Have you ever been to London? If you live in the UK, almost certainly. Have you been to Westminster? Well, I thought I had not – though I had a surprise last week!
I trained for 5 years in London, when I was a young man. I had spent my childhood mainly in Norfolk, and on leaving London, went to work in rural Dorset, and eventually returned to Norfolk in 1973. London? – no thank you!
My old dental school amalgamated (excuse the pun) with another, and then a medical school from another hospital was incorporated, and also Queen Mary’s College (QMC). A few weeks ago a letter arrived inviting all alumni of the various colleges within the umbrella of QMC to a reception at Westminster. And we decided to go for it.
We’re not young, and London seemed like something of a challenge. We went by rail, and had lunch at St. Katherine’s Dock. It was memorable, as Wendy has never had a steak so tough she could not eat it. We were offered a replacement, but the service was slow, and she had enjoyed her starter – and the chips that went with the steak.
We walked along the south bank, occasionally stopping for a lemonade or coffee, and taking photographs of the Tower of London, Tower Bridge, etc.
We found ourselves at Westminster early evening. We did a tour, and it was at that point that I realised I had been there before. “Only sovereigns lie in state in the great hall here,” said our guide. “Except for three exceptions”. And I recalled queuing for around 3 hours to pay my respects to Sir Winston Churchill when he lay in state back in 1965. Just 53 years ago.
The majesty of the buildings, and the history that had played out there, created an atmosphere that is unforgettable. The wine flowed, the canapés were served throughout, and the speeches were engaging. We stood and gazed out across the Thames to St. Thomas Hospital and the London Eye.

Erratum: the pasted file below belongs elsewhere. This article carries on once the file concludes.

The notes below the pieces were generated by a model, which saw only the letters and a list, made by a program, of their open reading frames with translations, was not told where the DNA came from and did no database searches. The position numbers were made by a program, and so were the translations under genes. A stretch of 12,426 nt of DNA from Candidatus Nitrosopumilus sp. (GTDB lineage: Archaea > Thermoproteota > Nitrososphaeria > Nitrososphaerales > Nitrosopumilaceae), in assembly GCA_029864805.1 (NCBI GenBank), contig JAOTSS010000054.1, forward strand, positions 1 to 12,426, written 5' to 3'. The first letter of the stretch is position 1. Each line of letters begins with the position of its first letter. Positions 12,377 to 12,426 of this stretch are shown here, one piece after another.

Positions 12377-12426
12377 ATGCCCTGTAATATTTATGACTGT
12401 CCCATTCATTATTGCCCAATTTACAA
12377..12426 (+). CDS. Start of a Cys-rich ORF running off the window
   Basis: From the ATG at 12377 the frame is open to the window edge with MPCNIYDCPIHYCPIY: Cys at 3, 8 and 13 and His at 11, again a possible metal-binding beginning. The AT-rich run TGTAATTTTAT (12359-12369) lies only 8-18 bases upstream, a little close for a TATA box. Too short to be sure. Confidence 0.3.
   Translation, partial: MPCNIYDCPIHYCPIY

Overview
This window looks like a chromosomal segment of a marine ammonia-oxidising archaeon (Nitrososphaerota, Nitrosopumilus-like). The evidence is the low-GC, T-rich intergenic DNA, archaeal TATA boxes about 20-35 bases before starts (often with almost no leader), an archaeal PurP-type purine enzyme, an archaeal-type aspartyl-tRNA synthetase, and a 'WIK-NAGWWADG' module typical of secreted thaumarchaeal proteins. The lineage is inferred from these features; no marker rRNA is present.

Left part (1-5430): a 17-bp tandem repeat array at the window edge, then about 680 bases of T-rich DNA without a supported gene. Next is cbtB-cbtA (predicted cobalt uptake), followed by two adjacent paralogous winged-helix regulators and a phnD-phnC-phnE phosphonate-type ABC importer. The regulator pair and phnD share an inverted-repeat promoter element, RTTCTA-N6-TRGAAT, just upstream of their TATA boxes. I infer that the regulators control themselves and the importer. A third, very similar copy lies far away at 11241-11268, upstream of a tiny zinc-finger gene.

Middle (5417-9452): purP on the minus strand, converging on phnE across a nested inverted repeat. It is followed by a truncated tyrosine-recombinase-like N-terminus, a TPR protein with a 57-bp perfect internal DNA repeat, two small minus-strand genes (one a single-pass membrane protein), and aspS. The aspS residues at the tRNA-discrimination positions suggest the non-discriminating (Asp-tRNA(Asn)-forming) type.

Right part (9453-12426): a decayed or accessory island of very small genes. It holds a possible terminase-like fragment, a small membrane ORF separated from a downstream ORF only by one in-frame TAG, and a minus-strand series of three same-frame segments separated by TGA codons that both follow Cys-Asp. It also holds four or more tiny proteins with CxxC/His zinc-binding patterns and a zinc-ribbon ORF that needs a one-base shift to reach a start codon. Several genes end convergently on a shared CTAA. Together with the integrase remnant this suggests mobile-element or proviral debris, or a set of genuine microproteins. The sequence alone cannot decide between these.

Paul was at the reception. He was a year under mine, and I hardly knew him then. He had chosen an academic career, became Dean of Dental Studies at the Royal London, and I knew him from his photos in every dental magazine. He came over to me and complimented me on my books. A gracious man. The wife of a retired ambassador chatted with Wendy for some time, and took a photograph of us.
We returned by rail, and arrived home at nearly midnight. Or just after. The next morning we were off to Nottingham for two days of meetings, but are now home for a while. Well, for a short time.
Westminster – the centre of government for centuries, and full of history. I keep thinking about it. I also think of another capital city that I visited just once, many years ago. Jerusalem. Another city with a history of government. And not just a history, but a future. I read in my Bible that the day will come when Jesus returns to this earth, and his place of government will be Jerusalem. I wonder what that will be like! We get glimpses in scripture, but the reality will surpass the written account. I look forward to that day.
In the meantime, I get on with life in my rural home, occasionally thinking back to those long past days when I bicycled round our capital city, spent five years in Whitechapel (missing one of Ronnie Kray’s murders by 20 minutes), and queued for 3 hours at Westminster to demonstrate respect for one of our greatest leaders, Sir Winston Churchill.
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